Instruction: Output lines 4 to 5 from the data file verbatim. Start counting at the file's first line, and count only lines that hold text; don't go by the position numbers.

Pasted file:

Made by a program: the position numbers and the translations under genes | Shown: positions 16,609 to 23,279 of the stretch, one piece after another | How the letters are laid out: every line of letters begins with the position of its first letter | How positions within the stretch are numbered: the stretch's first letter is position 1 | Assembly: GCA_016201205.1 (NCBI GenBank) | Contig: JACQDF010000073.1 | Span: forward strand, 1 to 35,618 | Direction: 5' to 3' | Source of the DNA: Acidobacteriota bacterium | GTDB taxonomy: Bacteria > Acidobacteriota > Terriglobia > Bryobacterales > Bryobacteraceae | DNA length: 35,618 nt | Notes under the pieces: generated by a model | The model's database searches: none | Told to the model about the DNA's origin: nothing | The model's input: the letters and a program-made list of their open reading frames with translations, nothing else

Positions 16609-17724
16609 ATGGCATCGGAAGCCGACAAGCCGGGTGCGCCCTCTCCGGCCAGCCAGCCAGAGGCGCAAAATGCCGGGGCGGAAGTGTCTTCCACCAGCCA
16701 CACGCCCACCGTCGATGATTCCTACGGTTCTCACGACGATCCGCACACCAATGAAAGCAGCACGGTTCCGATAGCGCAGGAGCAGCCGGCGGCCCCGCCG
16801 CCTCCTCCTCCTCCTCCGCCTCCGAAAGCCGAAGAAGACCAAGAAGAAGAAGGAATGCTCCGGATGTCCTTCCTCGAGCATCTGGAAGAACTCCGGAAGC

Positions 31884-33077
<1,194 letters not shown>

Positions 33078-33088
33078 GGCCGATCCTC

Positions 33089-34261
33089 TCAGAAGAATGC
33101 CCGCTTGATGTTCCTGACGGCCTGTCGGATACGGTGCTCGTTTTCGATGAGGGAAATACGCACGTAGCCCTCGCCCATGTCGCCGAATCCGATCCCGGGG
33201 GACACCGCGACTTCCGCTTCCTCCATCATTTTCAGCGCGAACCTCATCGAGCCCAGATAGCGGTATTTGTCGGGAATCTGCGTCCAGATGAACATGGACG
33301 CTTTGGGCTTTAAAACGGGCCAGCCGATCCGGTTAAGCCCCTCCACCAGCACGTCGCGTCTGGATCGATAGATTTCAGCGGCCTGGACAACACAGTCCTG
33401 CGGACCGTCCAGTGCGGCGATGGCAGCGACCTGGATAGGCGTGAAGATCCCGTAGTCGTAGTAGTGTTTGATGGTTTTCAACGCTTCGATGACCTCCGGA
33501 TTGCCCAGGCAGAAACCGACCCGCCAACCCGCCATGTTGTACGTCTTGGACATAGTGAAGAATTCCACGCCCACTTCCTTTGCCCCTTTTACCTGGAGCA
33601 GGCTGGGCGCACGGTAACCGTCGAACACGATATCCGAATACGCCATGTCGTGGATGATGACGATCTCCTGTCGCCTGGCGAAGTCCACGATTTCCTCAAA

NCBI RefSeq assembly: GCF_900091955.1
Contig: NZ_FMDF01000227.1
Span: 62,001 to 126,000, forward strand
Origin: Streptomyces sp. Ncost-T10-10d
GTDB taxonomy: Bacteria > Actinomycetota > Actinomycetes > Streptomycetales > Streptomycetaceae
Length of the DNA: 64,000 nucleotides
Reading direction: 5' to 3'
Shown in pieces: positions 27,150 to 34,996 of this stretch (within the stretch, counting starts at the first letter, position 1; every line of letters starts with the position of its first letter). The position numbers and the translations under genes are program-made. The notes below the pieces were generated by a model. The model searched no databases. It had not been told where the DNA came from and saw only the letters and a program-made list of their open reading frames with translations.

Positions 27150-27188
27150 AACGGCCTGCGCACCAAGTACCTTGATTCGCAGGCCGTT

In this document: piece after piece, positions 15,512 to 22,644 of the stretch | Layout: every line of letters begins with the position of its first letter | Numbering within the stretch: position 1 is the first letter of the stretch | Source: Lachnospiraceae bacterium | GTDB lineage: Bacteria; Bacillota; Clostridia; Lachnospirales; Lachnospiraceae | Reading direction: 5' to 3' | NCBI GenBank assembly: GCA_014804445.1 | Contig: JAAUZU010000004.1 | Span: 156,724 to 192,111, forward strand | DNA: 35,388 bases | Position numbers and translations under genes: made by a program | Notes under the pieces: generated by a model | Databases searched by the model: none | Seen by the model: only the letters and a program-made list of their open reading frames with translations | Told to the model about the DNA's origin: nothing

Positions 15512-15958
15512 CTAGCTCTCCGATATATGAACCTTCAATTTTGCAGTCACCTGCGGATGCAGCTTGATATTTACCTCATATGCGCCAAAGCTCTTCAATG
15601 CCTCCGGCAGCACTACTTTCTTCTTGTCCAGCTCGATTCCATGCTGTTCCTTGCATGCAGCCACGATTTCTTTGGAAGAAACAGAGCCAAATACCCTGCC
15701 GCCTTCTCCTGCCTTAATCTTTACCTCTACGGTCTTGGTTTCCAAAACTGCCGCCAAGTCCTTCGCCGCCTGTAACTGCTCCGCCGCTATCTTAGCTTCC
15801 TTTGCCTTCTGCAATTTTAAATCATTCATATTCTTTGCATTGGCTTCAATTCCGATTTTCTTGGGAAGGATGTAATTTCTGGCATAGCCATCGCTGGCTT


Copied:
16701 CACGCCCACCGTCGATGATTCCTACGGTTCTCACGACGATCCGCACACCAATGAAAGCAGCACGGTTCCGATAGCGCAGGAGCAGCCGGCGGCCCCGCCG
16801 CCTCCTCCTCCTCCTCCGCCTCCGAAAGCCGAAGAAGACCAAGAAGAAGAAGGAATGCTCCGGATGTCCTTCCTCGAGCATCTGGAAGAACTCCGGAAGC